Thursday, December 11, 2014

Why were Babylonians so sure Apsu and Tiamat were different substances?

On Philologica and New Blog on the kid : 1) Flat Earth theories - Common Sense or Solar Mythology?, 2) Why were Babylonians so sure Apsu and Tiamat were different substances?, 3) Genesis among Myths - were they meant to be understood literally? Yes

On Assorted Retorts : 1) ... on Historical Adam and Eve, 2) ... on Genre of Genesis

Tiamat in Babylonian mythology stands for salt water. Apsu for sweet water. There is no deity of brack water. Not as far as I know.

Apsu has reemerged in my map of Babylonian mythology in a new spelling Ab-zu. And it has been told me (inter alia by Trey Smith) that the word actually means Abyss.

I have gathered that Enki stands for "lord of the Abyss" and for "lord of sweet water".

So, is water sweeter, the further down we get into the abyss, as long as it is not the abyss of the Sea? No. Sea water is salt because water from lands brings salts with it. The water gets these salts from the land. And the water from the Sea evaporates totally salt free from the Sea (where salt remains) and gets up in the sky as clouds, and falls down as rain. Unless air is polluted with sulphuric gasses, or such, rain drops are the water the most free from salt you can imagine.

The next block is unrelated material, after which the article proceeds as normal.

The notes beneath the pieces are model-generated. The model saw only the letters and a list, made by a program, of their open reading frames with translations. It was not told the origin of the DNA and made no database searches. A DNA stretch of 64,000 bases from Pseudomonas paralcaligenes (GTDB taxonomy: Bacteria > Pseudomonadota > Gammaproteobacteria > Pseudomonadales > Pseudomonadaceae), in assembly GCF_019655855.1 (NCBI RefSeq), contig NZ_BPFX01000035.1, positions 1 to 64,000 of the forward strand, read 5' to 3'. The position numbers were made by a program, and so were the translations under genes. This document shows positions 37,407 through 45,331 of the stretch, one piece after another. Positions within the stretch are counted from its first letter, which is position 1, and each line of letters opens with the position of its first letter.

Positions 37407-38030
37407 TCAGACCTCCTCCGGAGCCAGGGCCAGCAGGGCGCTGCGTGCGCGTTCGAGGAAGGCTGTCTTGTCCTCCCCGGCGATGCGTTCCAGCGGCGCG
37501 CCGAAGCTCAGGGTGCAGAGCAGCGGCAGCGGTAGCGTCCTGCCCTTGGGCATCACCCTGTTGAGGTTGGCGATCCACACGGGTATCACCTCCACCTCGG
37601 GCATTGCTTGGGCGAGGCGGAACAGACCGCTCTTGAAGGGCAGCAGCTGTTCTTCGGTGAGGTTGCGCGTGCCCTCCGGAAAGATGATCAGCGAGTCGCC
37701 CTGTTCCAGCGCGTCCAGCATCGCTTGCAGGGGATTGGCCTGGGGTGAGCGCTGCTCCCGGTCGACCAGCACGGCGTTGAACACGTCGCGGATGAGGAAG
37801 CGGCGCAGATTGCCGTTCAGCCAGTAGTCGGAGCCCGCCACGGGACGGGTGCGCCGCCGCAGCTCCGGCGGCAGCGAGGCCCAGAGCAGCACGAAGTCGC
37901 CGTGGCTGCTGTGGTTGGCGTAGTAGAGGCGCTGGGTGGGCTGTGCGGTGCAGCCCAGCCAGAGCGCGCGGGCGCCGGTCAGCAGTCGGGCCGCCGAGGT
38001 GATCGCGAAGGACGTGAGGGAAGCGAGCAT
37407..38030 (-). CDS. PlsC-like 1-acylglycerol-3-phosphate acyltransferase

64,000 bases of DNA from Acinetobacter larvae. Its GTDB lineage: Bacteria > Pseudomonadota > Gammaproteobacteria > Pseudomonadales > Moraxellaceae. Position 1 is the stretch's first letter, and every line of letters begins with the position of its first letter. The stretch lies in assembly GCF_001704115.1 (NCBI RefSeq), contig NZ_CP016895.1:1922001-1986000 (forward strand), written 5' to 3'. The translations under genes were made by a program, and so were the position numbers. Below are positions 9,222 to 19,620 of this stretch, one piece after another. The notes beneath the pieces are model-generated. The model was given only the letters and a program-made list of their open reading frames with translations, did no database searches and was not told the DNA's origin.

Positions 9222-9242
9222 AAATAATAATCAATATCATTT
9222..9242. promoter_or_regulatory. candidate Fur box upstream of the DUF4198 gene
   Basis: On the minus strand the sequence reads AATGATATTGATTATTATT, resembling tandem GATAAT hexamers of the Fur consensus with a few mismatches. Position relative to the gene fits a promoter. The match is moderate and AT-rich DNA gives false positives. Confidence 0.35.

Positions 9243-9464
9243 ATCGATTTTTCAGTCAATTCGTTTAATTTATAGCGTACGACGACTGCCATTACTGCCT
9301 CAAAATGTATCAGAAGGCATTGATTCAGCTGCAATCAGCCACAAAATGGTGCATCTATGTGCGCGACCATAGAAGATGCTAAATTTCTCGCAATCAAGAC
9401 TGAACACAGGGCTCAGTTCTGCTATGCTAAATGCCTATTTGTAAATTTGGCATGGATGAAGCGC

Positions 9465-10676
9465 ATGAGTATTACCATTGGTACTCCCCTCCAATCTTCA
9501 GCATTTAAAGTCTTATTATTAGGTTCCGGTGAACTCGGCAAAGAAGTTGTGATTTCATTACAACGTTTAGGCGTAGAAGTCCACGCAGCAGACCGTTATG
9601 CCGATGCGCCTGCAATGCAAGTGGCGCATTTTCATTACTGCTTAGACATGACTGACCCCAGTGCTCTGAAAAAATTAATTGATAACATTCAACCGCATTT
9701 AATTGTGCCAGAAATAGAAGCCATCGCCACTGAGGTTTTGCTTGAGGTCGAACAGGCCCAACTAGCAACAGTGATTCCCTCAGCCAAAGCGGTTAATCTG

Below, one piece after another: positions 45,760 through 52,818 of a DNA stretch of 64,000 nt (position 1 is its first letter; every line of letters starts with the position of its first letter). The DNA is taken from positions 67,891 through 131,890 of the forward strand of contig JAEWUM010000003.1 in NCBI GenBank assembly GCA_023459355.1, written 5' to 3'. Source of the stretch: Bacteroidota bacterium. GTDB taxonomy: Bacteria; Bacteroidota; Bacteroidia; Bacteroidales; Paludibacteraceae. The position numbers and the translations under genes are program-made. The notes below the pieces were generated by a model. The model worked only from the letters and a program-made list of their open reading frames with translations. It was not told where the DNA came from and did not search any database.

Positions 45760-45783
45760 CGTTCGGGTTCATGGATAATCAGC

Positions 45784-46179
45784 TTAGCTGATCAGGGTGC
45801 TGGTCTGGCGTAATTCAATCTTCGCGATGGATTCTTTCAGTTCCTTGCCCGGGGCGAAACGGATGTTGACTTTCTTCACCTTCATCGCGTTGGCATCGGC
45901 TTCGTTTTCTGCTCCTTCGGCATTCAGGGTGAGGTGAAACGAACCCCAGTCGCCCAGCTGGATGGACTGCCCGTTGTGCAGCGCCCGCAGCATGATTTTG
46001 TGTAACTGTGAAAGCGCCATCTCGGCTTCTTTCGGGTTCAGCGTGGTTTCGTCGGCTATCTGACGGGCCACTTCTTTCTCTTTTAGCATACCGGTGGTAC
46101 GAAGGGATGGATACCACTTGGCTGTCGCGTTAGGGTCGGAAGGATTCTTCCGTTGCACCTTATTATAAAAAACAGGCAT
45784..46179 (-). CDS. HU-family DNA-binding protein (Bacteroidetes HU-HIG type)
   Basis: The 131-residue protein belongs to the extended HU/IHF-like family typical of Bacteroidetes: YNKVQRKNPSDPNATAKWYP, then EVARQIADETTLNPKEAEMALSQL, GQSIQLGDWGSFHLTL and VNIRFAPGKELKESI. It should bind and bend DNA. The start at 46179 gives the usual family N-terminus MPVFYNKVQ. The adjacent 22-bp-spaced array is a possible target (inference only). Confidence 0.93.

If water gets down so deep it can never more reach the sea, it will probably have been salted by passing through too much soil so it may be nearly as salty or maybe even saltier as or than sea water. The Abyss is NOT where sweet water emerges.

Nevertheless, Babylonians had this idea. It is very firmly rooted in their mythology. And rain was not even seen as a source for drinkable water. Possibly the horror of rain was a memory of the Flood of Noah.

But we look at the rain bow and know it will not destroy us. If we want water sweet, we look, reasonably, to the sky. And after that (if not in practical order, at least in order of desalination) to water that is deep as wells, but not as deep as the abyss.

In doing so, we do not contradict the Bible, whose authors, unlike the Babylonians, never called salt water and sweet water two opposed elements and never said water is better the deeper down in the abyss you get it from. But which however does include some kind of references to the water cycle, which if unprecise are at least not erroneous if taken strictly literally.

Hans Georg Lundahl
Nanterre UL
Pope St Damasus I

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